“Is this about the last of the squash?”

That’s the question Tom usually asks after the third dinner with squash.

I picked squash on Friday and was gone on Saturday and Sunday. When I went out to the garden Monday morning, I had a few zucchini the size of ball bats and at least one good-size squash on every plant.

Now there are only two of us, so I should only plant one or two plants, right? But I had to plant one for each color and then another in case a bug got the first one. So eight squash plants would be just right for two people.

So guess what? Lots of squash are coming from those plants. Every time I leave the house, I have a peach basket full to give away. I leave squash on porches, in mail boxes and hang bags of it on door knobs. I can only hope it’s welcome.

I used to give my kids the extra-large squash along with plastic knives and spoons. I just told them to make art, and they were the best sculptors. They also used them for science experiments – a little vinegar and baking soda can turn a big zucchini into a volcano.

Now if squash get too big, I give them a hack with my little garden spade and fling them over the fence to the chickens. Even with all that, by Tuesday, I had a full basket in the kitchen and about the same amount waiting to be picked.

When I was growing up, we had yellow crookneck squash. While the squash were coming in, we had fried squash every day for lunch and supper. Sometimes Granny would make a casserole by cooking the squash, stirring in cream of something soup, putting fried onion rings on top and baking it. She only made that for carrying to church or if company was coming. Daddy was not about to eat it – he only ate fried squash. He preferred it fried with green onions and okra, and if I had my druthers, I’d have it that way also.

I guess I first heard of zucchini when I went to college. By then I was steaming every vegetable I could find in a pot with a collapsible steamer. You’d add a little salt and you had dinner. I was trying to be a vegetarian, despite an occasional lapse at the Town House.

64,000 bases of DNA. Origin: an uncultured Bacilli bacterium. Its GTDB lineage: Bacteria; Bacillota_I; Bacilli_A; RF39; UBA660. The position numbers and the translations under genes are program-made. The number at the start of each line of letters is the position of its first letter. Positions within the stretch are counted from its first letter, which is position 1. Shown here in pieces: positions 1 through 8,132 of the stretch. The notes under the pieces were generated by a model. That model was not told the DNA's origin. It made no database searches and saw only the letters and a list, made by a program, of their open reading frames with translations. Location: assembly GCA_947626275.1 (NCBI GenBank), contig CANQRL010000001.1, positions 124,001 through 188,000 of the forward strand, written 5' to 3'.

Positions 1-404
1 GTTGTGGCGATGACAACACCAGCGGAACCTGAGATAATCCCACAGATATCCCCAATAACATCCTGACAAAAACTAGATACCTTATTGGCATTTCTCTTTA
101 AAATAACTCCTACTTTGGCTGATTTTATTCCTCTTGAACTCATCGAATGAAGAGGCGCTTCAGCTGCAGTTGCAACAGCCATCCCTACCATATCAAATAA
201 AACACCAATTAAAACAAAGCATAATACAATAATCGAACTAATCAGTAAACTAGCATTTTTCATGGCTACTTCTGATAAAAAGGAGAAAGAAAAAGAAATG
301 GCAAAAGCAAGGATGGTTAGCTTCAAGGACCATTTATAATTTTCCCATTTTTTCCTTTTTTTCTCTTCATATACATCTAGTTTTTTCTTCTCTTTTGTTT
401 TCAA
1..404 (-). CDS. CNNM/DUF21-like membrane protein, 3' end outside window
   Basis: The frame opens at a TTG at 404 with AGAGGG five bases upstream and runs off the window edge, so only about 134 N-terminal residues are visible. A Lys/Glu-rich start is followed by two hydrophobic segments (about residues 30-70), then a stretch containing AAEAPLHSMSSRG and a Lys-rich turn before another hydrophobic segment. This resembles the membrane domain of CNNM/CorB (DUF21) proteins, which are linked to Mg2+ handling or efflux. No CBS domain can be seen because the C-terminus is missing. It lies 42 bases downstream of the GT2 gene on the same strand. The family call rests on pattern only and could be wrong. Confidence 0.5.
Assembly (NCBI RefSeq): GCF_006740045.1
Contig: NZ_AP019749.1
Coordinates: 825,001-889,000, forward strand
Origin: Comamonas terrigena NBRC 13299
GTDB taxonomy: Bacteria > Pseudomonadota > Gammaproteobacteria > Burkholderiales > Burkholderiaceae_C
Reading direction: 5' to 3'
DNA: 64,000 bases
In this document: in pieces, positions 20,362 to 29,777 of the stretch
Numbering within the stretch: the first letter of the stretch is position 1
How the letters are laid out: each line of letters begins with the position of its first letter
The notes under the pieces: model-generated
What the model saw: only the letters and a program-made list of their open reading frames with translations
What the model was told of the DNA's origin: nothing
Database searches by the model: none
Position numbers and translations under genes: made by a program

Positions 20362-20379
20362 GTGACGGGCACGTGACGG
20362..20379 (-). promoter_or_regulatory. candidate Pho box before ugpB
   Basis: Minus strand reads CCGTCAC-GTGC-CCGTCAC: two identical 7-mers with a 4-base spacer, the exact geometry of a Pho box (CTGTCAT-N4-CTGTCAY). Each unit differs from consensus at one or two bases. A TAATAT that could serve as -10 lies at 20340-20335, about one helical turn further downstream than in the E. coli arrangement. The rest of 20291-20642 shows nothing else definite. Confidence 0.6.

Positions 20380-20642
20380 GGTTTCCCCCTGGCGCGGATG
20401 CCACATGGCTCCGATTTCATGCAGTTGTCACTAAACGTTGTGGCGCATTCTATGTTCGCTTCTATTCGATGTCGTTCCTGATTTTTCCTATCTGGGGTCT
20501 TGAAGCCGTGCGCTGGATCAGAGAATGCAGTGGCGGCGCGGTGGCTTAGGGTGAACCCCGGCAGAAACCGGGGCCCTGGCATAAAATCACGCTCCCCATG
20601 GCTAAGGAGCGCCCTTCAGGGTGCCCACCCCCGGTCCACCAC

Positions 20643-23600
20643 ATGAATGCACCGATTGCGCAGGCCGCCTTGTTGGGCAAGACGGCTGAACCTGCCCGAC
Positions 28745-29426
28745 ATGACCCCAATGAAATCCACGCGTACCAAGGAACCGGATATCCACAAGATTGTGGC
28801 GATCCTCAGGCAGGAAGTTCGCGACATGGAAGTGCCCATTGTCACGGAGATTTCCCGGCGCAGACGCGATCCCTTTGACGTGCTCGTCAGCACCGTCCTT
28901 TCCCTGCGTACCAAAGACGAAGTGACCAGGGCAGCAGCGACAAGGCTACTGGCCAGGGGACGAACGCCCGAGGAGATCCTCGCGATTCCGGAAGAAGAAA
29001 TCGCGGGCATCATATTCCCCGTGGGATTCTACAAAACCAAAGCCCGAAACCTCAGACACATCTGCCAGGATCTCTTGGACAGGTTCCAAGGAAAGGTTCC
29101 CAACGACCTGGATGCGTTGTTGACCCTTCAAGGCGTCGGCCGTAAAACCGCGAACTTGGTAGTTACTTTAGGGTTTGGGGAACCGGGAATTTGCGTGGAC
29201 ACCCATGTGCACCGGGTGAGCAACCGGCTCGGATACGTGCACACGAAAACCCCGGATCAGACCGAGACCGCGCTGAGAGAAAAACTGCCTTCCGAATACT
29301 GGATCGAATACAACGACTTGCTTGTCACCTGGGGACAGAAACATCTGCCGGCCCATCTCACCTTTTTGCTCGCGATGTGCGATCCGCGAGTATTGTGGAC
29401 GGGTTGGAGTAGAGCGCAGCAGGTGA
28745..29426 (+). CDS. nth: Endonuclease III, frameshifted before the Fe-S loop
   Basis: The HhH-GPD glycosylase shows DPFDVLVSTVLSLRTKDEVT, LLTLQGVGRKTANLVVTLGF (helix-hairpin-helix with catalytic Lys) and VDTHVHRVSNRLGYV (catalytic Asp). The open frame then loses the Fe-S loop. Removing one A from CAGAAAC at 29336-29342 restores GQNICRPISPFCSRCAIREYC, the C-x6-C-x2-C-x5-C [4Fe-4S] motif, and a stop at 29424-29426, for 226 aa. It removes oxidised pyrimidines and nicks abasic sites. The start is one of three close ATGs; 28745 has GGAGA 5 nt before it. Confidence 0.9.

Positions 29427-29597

I have several squash recipes, but my favorite is one I learned at an Appalachian Sustainable Agriculture Project workshop a couple of summers ago. A chef (I don’t remember his name) was telling us how to get children to eat squash and taught us to make an easy, fun dish. Here it is – with a few changes.

You’ll need squash, onion, garlic, olive oil, water, cooked rice and goat cheese.

Grate the squash (one small squash per person).

Put a couple of tablespoons of olive oil into a cast iron pan.

Cook the squash in the oil, adding a little water.

Add finely chopped onion (2 tablespoons per squash) and squeeze a garlic clove into the mix.

Stir until tender, and add leftover rice (short grain is my favorite).

Add a little more water to make it slightly soupy.

Drop in a big dollop of goat cheese.

Stir this all together – it’s sort of like a risotto.

I really like this squash stuff. If you put it in a casserole dish, you can take it to your covered-dish dinner. You can use up several squash this way.

Now the question is what to do with the rest – freeze it or make pickles and relish?